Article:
Park Street Intermediate students took a day off their regular classes Oct. 5, but not from learning.

Park Street Intermediate students took a day off their regular classes Oct. 5, but not from learning.

The school's second annual Choices Day covered topics that affect students both inside and outside the classroom.

Students spent the day participating in activities designed to help teach them "the importance of making good choices and the consequences of making bad choices," Principal Clint Rardon said.

The idea for Choices Day came from an initial desire to address safety and behavior issues that arise on school buses, he said.

"But as we talked about it, we decided we wanted to expand the program to include all of our students, and not just our bus riders," Rardon said.

Many of the same issues that can occur on a bus can also occur in the classroom or cafeteria or any place where students are with each other, he said.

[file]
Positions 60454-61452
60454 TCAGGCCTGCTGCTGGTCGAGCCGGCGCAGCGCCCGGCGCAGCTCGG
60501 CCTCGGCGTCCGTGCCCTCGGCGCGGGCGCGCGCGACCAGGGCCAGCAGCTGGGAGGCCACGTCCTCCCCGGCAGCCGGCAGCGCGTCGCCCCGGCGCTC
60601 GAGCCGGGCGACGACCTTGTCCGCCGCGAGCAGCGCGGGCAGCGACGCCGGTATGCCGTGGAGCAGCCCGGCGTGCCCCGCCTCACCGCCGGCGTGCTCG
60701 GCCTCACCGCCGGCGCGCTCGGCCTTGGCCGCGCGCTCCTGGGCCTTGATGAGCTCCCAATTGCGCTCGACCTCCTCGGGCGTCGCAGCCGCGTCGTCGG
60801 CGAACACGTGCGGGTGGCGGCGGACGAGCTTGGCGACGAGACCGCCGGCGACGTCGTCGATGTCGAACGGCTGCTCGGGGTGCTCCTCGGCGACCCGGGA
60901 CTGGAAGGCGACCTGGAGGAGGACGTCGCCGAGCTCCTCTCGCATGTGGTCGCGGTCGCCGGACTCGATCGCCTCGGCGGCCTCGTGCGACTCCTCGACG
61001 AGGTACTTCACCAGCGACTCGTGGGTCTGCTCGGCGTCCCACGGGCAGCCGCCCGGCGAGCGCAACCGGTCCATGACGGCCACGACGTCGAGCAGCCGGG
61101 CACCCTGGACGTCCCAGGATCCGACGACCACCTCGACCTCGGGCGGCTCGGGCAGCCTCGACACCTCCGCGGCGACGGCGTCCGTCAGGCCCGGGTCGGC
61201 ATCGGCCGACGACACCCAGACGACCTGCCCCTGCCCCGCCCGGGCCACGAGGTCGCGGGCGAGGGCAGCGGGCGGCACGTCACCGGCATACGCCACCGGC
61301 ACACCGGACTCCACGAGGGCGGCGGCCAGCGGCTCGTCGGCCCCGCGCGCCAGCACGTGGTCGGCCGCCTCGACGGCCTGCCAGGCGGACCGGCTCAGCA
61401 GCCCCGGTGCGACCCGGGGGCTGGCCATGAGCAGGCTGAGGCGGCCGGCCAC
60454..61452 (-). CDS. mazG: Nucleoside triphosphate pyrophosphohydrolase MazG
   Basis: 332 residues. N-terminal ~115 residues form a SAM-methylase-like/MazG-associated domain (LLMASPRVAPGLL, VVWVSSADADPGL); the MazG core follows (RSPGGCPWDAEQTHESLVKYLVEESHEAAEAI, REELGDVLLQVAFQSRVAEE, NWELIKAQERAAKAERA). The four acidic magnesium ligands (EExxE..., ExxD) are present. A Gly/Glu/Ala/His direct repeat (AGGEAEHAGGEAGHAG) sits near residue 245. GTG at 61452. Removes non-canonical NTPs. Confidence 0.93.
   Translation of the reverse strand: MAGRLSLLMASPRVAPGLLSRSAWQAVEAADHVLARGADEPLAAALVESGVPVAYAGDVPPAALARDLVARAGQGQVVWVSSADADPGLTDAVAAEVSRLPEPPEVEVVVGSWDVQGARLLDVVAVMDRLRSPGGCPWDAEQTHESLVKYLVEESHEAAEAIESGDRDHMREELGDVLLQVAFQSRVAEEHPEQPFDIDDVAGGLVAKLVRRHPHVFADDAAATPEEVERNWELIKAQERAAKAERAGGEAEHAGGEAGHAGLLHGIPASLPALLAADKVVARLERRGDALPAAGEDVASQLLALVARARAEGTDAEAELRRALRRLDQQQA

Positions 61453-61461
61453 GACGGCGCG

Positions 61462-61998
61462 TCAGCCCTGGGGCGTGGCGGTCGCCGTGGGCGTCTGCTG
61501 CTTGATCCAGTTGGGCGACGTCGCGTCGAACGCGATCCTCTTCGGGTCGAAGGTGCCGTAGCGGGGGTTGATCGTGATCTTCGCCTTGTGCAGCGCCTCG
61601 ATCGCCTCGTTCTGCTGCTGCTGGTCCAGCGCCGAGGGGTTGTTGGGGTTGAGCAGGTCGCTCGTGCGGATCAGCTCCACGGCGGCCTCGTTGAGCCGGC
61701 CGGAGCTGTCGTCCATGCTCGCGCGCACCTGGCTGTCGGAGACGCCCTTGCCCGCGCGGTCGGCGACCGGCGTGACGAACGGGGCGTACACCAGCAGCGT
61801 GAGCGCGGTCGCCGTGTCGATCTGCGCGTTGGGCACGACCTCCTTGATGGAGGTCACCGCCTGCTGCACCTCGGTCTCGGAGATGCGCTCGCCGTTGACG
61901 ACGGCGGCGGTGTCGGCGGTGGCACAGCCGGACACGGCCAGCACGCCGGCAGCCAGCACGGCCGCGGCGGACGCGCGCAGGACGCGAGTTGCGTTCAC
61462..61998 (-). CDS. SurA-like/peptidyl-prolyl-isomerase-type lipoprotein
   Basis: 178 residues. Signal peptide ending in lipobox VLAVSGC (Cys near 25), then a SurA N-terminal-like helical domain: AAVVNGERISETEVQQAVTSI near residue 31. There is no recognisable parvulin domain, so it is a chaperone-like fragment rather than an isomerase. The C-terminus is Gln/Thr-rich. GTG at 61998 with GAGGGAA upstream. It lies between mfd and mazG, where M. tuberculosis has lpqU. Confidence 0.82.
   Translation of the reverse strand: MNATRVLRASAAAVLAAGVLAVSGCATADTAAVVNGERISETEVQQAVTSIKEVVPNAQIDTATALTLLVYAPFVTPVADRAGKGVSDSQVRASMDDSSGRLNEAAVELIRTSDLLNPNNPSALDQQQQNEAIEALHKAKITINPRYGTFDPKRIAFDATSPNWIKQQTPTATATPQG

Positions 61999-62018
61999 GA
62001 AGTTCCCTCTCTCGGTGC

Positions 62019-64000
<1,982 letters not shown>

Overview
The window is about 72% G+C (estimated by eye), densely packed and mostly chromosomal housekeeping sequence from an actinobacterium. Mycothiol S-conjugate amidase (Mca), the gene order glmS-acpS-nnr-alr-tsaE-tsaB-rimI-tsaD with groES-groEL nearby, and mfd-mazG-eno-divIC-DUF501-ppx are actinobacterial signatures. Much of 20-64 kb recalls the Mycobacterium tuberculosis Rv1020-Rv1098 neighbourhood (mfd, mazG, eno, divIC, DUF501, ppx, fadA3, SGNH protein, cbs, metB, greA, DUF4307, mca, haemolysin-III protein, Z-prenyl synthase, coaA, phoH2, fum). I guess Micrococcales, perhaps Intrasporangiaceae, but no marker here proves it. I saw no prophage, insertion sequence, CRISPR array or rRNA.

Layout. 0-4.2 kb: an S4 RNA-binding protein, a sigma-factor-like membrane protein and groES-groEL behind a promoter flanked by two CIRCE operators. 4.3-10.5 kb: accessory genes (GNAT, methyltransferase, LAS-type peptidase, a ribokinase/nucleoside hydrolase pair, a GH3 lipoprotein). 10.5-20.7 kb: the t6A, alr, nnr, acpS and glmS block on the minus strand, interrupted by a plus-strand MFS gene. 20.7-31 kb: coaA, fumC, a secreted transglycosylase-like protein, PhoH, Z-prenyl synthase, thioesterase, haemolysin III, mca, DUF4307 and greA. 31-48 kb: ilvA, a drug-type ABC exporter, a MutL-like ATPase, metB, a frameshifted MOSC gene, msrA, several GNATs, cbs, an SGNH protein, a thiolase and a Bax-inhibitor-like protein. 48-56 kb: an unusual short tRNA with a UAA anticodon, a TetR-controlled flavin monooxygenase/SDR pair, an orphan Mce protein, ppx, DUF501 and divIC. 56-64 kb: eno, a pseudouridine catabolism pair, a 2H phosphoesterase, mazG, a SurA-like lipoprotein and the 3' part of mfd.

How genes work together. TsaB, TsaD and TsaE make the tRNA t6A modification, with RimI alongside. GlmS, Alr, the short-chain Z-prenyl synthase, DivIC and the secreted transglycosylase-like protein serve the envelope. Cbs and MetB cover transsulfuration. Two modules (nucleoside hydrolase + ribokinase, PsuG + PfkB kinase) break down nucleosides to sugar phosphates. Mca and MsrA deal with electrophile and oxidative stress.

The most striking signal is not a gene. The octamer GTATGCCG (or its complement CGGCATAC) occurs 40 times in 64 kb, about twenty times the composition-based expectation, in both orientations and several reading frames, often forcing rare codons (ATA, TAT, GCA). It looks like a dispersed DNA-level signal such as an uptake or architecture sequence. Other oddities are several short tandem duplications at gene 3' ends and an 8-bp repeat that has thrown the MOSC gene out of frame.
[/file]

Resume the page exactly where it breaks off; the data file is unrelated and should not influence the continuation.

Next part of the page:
Choices Day began with an all-school assembly, then students were split into groups of bus riders and non-bus riders.

Students who ride buses participated in team building activities, bus evacuations, a bus safety presentation and a driver simulation activity.

Non-bus riders learned about such issues as walker safety, stranger danger and bike safety.

In the afternoon, the students were able to choose to participate in one presentation from each of three categories -- health, safety and character.

Health topics included CPR, the Heimlich maneuver, preventing sports injuries, concussion awareness and healthy food choices.

Safety topics included sessions relating to the Internet, being at home, weapons, fire, animals and pets and water safety.

Character topics included resistance skills, building good friendships, being a leader, sportsmanship and cultural differences.

The day concluded with a self-defense presentation led by Park Street student Molly Manning, a double black belt in karate, and her father, David.

The topics covered on Choices Day were developed and selected by a team of teachers, Rardon said.

More than 60 volunteers from the community took part as did representatives from the Grove City Police Department and the Jackson Township Fire Department.

"We couldn't do this without their help," he said. "We're really excited about this program and are looking forward to building on it for next year."